Gray explains that entities like Michigan State are institutions with NCAA rules to follow. If they’re not following them, that is a compliance issue and not an ethical issue. Choosing not to adhere to the written rules of the NCAA just means they’re breaking rules. But ethics go deeper than whether or not someone is following rules.

Take, for example, a juvenile offender, Gray says. Someone who is 12 or 13 years old who commits some major crime. The types of ethics questions he explores are exemplified in that situation. Because now there are different ways to interpret what the “right” thing to do with that kid is. They could be punished severely and that could be interpreted as right because they might have hurt someone badly. They’ve done damage to the community. It isn’t unreasonable to see them pay the penalties the law says they have to pay for the crimes that they committed.

But there are other right answers as well. The kid is 13, say. Their brain isn’t even close to being developed and the notion that they understood the scope of their behavior is becoming increasingly ridiculous with all the research being done on adolescent brain development.

So perhaps the higher right is finding a way to correct their behavior in a way that doesn’t devastate the rest of their lives for something that happened when they were a child.

Gray used that illustration to demonstrate that people on both sides of that issue could reasonably say they are right. But the second option is the higher right.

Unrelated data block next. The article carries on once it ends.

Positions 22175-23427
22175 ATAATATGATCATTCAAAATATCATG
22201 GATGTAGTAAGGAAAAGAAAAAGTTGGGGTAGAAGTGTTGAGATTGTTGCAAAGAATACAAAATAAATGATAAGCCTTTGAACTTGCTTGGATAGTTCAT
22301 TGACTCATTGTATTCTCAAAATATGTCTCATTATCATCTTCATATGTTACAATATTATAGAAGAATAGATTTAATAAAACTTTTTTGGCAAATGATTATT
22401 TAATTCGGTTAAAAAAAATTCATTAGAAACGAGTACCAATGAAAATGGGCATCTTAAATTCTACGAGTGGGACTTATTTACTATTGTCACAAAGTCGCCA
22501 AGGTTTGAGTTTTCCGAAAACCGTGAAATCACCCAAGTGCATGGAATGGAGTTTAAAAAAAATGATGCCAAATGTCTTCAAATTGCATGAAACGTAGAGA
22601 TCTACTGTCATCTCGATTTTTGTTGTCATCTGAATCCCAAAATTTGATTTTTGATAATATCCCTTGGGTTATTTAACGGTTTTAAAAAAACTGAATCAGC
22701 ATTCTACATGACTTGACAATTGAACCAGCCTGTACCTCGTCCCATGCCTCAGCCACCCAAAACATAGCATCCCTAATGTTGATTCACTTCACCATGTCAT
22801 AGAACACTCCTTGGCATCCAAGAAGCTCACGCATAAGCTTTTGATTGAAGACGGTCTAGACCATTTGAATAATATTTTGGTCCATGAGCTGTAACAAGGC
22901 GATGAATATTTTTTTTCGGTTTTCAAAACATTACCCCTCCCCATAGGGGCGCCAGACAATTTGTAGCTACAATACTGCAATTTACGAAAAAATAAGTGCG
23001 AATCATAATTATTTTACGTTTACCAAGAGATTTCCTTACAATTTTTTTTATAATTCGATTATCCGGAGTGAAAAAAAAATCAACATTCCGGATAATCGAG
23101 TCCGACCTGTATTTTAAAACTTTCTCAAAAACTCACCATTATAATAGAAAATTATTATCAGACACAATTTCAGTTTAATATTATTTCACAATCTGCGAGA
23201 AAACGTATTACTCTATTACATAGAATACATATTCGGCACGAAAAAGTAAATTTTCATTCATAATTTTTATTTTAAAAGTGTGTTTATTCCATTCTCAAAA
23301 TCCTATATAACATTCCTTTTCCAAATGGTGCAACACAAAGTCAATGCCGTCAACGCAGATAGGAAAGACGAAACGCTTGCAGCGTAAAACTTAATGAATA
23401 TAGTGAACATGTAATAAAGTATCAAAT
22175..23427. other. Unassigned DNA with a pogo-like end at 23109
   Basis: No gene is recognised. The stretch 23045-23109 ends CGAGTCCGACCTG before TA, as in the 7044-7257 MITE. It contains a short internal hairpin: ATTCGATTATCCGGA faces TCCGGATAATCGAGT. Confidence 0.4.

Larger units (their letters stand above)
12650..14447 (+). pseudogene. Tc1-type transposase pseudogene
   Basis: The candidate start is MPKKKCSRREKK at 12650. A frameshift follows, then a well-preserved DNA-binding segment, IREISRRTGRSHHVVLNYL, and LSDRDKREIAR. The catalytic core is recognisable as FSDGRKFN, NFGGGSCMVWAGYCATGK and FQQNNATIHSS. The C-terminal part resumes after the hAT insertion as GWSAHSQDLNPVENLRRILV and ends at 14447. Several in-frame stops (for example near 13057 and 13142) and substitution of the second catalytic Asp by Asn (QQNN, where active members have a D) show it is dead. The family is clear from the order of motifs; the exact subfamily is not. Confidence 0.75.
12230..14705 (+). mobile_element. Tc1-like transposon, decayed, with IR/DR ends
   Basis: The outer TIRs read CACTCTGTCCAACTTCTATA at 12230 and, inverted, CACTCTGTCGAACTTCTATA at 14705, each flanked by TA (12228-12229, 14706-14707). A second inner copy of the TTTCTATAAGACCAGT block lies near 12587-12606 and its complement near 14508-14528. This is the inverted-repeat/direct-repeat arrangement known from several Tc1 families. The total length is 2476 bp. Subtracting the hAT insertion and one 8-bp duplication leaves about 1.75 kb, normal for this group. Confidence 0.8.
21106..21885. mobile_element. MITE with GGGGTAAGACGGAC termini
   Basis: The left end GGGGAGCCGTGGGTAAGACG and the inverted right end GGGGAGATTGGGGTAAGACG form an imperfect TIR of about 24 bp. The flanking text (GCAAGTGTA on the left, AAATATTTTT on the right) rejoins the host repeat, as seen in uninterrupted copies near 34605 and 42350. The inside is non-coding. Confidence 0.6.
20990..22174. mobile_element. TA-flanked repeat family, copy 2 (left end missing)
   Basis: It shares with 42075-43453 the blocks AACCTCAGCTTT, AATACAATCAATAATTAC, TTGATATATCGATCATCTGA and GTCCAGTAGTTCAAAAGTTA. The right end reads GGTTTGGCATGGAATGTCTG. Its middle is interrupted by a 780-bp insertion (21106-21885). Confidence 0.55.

“We’re using techniques to teach core values. A methodology. And that methodology is usable anywhere. It is broadly applicable in almost every circumstance. We are an applied ethics think tank, not a theoretical entity. Truth vs Loyalty. Individual vs Community. Now vs Later. Those are tensions in ethics. Justice vs Mercy. Those four paradigms help us review ethical dilemmas.”

Gray was the Global Compliance Officer at Sikorsky Aircraft Corporation and an associate attorney with Day Pitney LLP in Connecticut before being recruited to come to Madison by Beth Kransperger, the Associate Dean at the UW Law School. Gray loved being recruited by UW like he was a stud running back or something.

Gray moved out to Madison, met his wife, fell in love with the city, and now is seeking ways to teach ethics and also form businesses that empower the community.

Right now, Gray is in the process of making a documentary following one man’s journey to learn from the best of humanity as well a film documenting people like Sally Yates, John Lewis, John McCain and others who have ethical principles in common with one another.

Gray is also working on an organic, wealth-building company called Austringer, which he hopes will help people of color find ways to financial empowerment. He also has plans for a second chance workforce development pipeline to help ex-offenders avoid the ridiculous “check the box” stigma that keeps thousands of ex-offenders from gaining meaningful employment when their sentences are finished.

In the meantime, Gray will continue to develop IGE and hopes the lessons he can impart will help companies and individuals navigate ethical dilemmas in a more effective way.

“We all face these decisions on a daily basis whether we recognize it or not,” Gray said. “We talk about policy and behavior. People like John Lewis, Sally Yates, the Dalai Lama. They have more in common with one another than they have differences. Those commonalities have patterns. If you can isolate the components of those patterns, you can replicate the components of those patterns.”

Thus, his demonstration of the long-ball hitter. Just like that player could think about breaking down each step of hitting the long ball, businesses and individuals can learn to break down each step of navigating ethical issues.

Right versus wrong isn’t nearly as important as getting it right when it’s, well, right versus right.

Written by Nicholas Garton

Nicholas Garton

Nicholas Garton is a Madison365 graduate and a reporter for Madison365.